As human beings we are hardwired to act. Harvard professor Daniel Gilbert argues that humans are “exquisitely adapted to respond to immediate problems, such as terrorism, but not so good at more probable, but distant dangers, such as global warming.”1 As a leader you are continually faced with immediate problems that seem to demand action. These often take time away from consideration of more strategic issues.
Organizational distant dangers take many forms. On the one hand we put off dealing with issues that are important but not urgent because dealing with the inevitable power struggle is just too hard. A common example is an executive team that delays setting clear investment priorities. Or a team that doesn’t make the time to thoroughly work through roles and accountabilities across the business, market, and function matrix. On the other hand, we tend to jump to solving what looks urgent, when a slower approach might be better. An example is adopting technological trends in response to fear of being behind competitors, instead of iteratively testing over time.
The late Elliott Jaques (1989)2 created a useful framework for designing leadership work in large organizations. One aspect of this multifaceted framework is managerial focus across time. His belief was that the top leadership level of the company should have a decision horizon in years. Executive time together should be focused on making a few, big decisions that would have long term business impact (acquisitions, new markets, new product lines). Conversely, front line team leaders should be empowered to make many decisions but with an impact horizon only for the coming weeks or months (staffing, work schedules, project timelines). In other words, the executive team should make fewer, bigger decisions while the front line is enabled to make many, fast decisions – within clear bounds – without having the escalate.
Fewer bigger decisions for executives means more focus on assessment problems in depth. A startup CEO I worked for printed out bumper stickers that said,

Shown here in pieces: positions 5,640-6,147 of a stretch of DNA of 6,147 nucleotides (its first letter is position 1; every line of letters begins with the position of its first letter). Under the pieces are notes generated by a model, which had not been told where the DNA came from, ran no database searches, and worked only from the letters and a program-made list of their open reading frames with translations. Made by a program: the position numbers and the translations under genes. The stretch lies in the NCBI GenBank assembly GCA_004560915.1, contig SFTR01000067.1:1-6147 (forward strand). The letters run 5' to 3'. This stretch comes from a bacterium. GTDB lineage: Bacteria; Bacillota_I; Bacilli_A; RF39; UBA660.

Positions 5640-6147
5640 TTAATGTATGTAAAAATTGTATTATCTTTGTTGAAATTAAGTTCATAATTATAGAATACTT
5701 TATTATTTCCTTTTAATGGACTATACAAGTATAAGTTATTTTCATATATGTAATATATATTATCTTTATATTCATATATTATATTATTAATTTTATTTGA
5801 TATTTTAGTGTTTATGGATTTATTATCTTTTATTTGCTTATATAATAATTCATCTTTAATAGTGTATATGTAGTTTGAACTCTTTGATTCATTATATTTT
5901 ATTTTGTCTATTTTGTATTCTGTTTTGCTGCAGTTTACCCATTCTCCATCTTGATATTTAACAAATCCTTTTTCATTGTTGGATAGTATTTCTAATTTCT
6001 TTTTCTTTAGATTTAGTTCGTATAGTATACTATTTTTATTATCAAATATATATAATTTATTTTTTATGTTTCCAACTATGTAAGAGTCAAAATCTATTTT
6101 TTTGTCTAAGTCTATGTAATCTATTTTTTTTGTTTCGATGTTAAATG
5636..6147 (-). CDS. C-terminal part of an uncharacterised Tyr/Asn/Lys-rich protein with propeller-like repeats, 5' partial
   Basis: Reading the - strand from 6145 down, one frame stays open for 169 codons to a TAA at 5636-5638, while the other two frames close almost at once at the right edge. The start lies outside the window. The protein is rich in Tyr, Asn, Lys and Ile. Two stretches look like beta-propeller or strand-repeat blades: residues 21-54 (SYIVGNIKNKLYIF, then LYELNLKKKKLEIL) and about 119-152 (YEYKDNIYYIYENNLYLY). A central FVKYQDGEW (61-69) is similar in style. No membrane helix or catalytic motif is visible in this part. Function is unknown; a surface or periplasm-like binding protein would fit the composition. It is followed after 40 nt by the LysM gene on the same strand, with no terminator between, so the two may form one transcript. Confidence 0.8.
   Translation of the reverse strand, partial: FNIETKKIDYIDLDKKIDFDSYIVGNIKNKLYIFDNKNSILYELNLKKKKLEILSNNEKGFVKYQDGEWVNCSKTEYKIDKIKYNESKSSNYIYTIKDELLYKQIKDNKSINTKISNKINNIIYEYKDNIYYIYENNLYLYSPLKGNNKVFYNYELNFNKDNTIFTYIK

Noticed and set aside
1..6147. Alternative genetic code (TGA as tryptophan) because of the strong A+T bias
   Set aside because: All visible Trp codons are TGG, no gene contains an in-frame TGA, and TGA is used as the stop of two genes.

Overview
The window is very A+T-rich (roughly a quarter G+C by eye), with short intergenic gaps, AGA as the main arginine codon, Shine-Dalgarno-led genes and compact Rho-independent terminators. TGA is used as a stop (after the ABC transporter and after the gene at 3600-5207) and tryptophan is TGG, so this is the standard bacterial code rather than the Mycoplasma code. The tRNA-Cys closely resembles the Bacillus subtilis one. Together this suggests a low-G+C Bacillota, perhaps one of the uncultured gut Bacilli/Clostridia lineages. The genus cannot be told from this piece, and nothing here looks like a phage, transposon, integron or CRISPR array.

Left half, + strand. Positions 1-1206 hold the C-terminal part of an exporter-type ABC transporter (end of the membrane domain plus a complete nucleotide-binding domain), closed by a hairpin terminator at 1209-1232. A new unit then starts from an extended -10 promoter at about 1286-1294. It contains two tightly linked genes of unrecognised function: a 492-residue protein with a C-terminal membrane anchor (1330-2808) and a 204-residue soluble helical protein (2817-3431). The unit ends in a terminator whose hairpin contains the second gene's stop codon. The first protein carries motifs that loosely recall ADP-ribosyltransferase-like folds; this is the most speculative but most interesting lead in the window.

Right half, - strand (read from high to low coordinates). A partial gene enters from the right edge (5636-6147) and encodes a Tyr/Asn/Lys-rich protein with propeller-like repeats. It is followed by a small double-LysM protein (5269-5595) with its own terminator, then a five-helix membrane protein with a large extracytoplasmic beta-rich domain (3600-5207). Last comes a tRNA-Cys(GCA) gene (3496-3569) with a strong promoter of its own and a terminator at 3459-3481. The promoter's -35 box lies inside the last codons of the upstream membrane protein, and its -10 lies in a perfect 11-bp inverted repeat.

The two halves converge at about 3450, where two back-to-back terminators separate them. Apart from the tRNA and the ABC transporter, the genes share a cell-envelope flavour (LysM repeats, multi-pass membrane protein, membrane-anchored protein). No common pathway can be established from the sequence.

Love your problems, not your solutions. Problems are the fulcrum for good solutions. Ideas are plentiful, but well understood problems are rare. We believe that deep understanding of root causes of issues and the implications of options is at the very heart of senior leader work today.
Understanding the problem starts with diagnostics. An organization assessment will help you:
- Define the problems to be solved and their root causes.
- Surface good ideas.
- Identify resistance and differences in perspectives.
- Create shared understanding.
- Start the change management process.
Let’s look a little closer at our first bullet, how we define the problems to be solved. A robust problem statement is not just data, or opinions, or pain points. It is an articulation of the organization arrangements that are creating a system that leads to unproductive behavior and outcomes.
According to Kates, Kesler and DiMartino3 effective problem statements are:
- A clear statement of what you are “solving for.”
- Provide insight, not just a replay of symptoms.
- Include strengths and are not all bad news.
- Provide a clear point of view backed by data.
We use the Star Model to ensure our problem identification is holistic and takes a systems view.
We listen to the voice of the organization and identify problem themes. What are we hearing as issues, regardless of the questions we ask? Why are these problems important? How do we know – how is it measured? Who is affected by it? Where does it occur? When does it occur?
Leaders who want to speed decision making lower in the organization should spend more time aligning on high impact organizational issues. The solutions will then create the clarity to empower those on the front line. So, we advise:
- Slow down to speed up – spend more time as a leadership team focused on fewer, bigger topics that will have impact over a longer time horizon.
- Use the STAR model as the basis for a robust organization assessment to find ways to create the clarity that will empower your employees.
- Love your problems, not just your solutions.
2 Jaques, Elliot, “Requisite Organization: A Total System for Effective Managerial Organization and Managerial Leadership for the 21st Century.”
3 Kates, Kesler and DiMartino, “Networked, Scaled, and Agile: A Design Strategy for Complex Organizations.”